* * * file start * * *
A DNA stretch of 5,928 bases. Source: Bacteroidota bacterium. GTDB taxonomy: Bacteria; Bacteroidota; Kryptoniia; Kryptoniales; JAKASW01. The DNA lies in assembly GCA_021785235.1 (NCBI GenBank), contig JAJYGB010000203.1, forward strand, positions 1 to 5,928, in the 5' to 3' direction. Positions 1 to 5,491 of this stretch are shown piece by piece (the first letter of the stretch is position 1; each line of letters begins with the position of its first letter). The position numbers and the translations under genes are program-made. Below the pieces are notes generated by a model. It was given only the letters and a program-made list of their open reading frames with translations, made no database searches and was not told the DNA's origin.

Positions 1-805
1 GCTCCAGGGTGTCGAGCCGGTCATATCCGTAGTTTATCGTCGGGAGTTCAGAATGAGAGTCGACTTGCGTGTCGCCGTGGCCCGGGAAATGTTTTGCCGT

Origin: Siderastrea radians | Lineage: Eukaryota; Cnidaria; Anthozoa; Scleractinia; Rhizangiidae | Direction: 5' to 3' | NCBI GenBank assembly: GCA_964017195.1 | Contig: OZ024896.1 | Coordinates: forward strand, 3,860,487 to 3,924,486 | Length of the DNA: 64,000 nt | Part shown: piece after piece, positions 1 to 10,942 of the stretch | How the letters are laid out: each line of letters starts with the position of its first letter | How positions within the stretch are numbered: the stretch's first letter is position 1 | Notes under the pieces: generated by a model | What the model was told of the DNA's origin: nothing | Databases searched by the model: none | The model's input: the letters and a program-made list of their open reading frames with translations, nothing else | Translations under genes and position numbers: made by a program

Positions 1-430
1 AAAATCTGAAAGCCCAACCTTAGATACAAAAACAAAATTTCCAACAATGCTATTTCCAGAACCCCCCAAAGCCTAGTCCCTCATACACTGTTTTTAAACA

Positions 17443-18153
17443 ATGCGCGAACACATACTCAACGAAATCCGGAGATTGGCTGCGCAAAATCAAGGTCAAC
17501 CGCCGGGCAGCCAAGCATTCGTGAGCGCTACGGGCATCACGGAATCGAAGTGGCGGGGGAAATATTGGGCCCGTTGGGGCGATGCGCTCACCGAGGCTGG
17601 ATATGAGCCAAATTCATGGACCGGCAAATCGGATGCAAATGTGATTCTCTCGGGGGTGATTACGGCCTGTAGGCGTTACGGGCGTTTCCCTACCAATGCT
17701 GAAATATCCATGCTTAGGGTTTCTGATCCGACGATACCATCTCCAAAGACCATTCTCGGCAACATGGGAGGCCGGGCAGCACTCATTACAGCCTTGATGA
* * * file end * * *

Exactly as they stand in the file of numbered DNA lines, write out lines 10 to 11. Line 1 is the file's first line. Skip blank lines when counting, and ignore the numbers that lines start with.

17601 ATATGAGCCAAATTCATGGACCGGCAAATCGGATGCAAATGTGATTCTCTCGGGGGTGATTACGGCCTGTAGGCGTTACGGGCGTTTCCCTACCAATGCT
17701 GAAATATCCATGCTTAGGGTTTCTGATCCGACGATACCATCTCCAAAGACCATTCTCGGCAACATGGGAGGCCGGGCAGCACTCATTACAGCCTTGATGA